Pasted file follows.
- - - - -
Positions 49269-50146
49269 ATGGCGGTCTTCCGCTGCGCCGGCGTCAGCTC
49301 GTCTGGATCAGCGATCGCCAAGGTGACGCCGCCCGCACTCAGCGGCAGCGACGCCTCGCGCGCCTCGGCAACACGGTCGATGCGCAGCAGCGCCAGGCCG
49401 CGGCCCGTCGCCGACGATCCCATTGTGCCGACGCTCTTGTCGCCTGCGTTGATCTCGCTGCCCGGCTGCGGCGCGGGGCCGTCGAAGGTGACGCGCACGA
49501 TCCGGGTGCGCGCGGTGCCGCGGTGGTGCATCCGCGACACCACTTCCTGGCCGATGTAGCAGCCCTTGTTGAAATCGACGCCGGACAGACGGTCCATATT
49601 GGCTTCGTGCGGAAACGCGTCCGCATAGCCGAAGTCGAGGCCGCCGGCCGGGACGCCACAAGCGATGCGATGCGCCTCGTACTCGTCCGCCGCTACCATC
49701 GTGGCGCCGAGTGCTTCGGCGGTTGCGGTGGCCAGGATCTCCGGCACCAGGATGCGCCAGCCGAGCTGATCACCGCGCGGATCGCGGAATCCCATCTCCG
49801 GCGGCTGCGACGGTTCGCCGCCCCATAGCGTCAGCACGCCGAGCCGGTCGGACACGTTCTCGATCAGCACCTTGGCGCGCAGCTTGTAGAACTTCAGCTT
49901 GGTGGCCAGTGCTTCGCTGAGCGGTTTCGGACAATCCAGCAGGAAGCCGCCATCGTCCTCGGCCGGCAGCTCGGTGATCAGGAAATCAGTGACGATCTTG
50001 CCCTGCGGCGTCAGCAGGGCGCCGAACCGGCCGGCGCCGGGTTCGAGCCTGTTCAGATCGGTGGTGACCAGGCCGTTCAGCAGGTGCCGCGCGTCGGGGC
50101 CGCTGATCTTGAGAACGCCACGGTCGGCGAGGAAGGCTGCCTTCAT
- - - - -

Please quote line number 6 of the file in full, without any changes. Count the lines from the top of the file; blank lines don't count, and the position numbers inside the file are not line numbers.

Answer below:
49601 GGCTTCGTGCGGAAACGCGTCCGCATAGCCGAAGTCGAGGCCGCCGGCCGGGACGCCACAAGCGATGCGATGCGCCTCGTACTCGTCCGCCGCTACCATC